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Special prosecutor named in Philando Castile shooting

ST. PAUL -- A prominent Minneapolis attorney will serve as a special prosecutor to help weigh criminal charges in a police officer's killing of a black St. Paul man.

ST. PAUL -- A prominent Minneapolis attorney will serve as a special prosecutor to help weigh criminal charges in a police officer’s killing of a black St. Paul man.

Ramsey County Attorney John Choi said Don Lewis, a former federal prosecutor now with the law firm Nilan Johnson Lewis, will bring “fresh eyes and and independent perspective” as Choi’s office decides whether the police officer who fatally shot  Philando Castile will face prosecution.

The appointment stops short of calls from some civil rights advocates to turn over the decision altogether to an independent prosecutor. Choi will retain authority over the case.

He said it’s important for his office to handle the case because it’s ultimately his responsibility to be accountable.

“That is what I signed up for when I took this job,” he said.

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He said he is still deciding whether he’ll make the decision himself or use a grand jury. Lewis will be deeply involved in handling the case in the same capacity as an assistant Ramsey County prosecutor, Choi said.

Lewis, who is black and a co-founder and board member of the Minnesota Association of Black Lawyers, said he hopes whatever the outcome of the case, “my work with John’s office will earn the trust” of the public.

“We all understand the anguish and outrage that many of our residents feel” at the death of a black man at the hands of police, he said.

A St. Anthony police officer shot and killed Castile, 32, on July 6 during a traffic stop in the Twin Cities suburb of Falcon Heights. His girlfriend livestreamed the immediate aftermath on Facebook.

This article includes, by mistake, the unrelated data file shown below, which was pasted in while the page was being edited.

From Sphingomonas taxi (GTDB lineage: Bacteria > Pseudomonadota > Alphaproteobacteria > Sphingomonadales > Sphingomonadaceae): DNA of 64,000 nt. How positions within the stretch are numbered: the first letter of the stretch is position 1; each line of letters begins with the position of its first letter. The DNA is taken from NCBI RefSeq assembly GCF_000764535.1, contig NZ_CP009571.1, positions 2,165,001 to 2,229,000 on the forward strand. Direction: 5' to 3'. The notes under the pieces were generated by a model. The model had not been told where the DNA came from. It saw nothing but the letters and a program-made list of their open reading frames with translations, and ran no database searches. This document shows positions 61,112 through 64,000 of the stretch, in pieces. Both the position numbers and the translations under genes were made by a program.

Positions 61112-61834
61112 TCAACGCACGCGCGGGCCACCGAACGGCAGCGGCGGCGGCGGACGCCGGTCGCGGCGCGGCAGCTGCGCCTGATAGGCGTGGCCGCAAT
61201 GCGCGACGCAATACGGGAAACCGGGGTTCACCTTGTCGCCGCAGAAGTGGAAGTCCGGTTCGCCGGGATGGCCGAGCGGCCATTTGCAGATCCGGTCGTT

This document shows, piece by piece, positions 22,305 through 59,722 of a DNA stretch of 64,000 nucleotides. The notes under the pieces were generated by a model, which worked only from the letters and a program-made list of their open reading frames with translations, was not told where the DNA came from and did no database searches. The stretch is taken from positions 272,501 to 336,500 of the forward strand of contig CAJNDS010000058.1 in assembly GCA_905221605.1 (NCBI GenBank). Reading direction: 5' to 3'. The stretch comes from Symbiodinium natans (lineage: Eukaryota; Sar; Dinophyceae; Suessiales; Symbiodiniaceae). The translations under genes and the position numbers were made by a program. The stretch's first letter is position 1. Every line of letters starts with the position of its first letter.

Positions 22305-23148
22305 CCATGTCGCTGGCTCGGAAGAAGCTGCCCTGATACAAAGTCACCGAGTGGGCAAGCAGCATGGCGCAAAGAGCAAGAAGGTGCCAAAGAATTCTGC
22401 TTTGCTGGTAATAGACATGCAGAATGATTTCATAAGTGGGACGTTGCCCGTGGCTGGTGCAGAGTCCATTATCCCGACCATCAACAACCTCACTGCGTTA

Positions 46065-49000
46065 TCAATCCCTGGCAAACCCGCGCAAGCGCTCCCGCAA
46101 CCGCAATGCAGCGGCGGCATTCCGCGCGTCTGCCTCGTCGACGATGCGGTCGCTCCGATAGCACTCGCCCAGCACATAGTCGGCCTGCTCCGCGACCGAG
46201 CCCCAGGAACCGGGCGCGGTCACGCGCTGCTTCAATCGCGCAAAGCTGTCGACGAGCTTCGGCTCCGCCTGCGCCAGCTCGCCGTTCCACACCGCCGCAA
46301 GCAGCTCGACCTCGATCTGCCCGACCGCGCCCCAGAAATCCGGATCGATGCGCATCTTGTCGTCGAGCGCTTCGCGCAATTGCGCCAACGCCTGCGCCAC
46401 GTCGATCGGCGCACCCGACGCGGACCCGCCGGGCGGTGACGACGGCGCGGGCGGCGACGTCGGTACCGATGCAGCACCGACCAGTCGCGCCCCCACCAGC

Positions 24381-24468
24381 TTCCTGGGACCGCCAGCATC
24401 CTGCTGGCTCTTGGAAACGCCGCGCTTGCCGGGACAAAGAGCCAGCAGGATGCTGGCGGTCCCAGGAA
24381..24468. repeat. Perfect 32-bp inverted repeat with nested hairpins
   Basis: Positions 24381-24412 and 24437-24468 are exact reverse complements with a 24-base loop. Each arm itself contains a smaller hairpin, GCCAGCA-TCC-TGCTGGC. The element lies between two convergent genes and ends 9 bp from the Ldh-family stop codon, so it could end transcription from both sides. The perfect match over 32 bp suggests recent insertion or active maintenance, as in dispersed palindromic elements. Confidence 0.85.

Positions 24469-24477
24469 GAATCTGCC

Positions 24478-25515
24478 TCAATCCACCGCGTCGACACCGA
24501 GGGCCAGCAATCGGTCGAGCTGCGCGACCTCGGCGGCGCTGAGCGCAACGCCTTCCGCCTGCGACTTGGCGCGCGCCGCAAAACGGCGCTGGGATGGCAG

The Minnesota Bureau of Criminal Apprehension said Wednesday that the investigation was ongoing and that the agency would present its findings to the Ramsey County attorney’s office to consider charges.

Choi said the BCA hasn’t given “any specific timelines” on the case. He noted that the investigation of the killing of Jamar Clark by Minneapolis police, another high-profile case handled by the BCA, took more than four months before Hennepin County Attorney Mike Freeman announced the decision not to bring charges.

“I’m not saying the timelines are going to be similar,” Choi said. “I’m just providing you that information for some frame of reference.”

The Castile family attorney and the American Civil Liberties Union of Minnesota have called for a special prosecutor to be appointed.

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“Sadly, Americans have seen way too many versions of this story play out in headlines around the country lately,” said Chuck Samuelson, ACLU executive director, in a statement on July 13. “The people of Minnesota deserve to know the truth, and that is more likely to happen if an independent prosecutor is appointed to take an impartial look at the facts.”

In the past, Choi has always used a grand jury to decide whether to prosecute in officer-involved shootings. But that practice has been criticized in recent years by those calling for more police oversight - who say grand juries typically just do what prosecutors want anyway and offer them political cover.

A grand jury consists of 23 randomly selected county residents. To indict, 12 members must agree, and the proceedings are secret.

During the Clark case, Freeman decided not to use a grand jury.

The Pioneer Press is a media partner with Forum News Service.

Related Topics: CRIME
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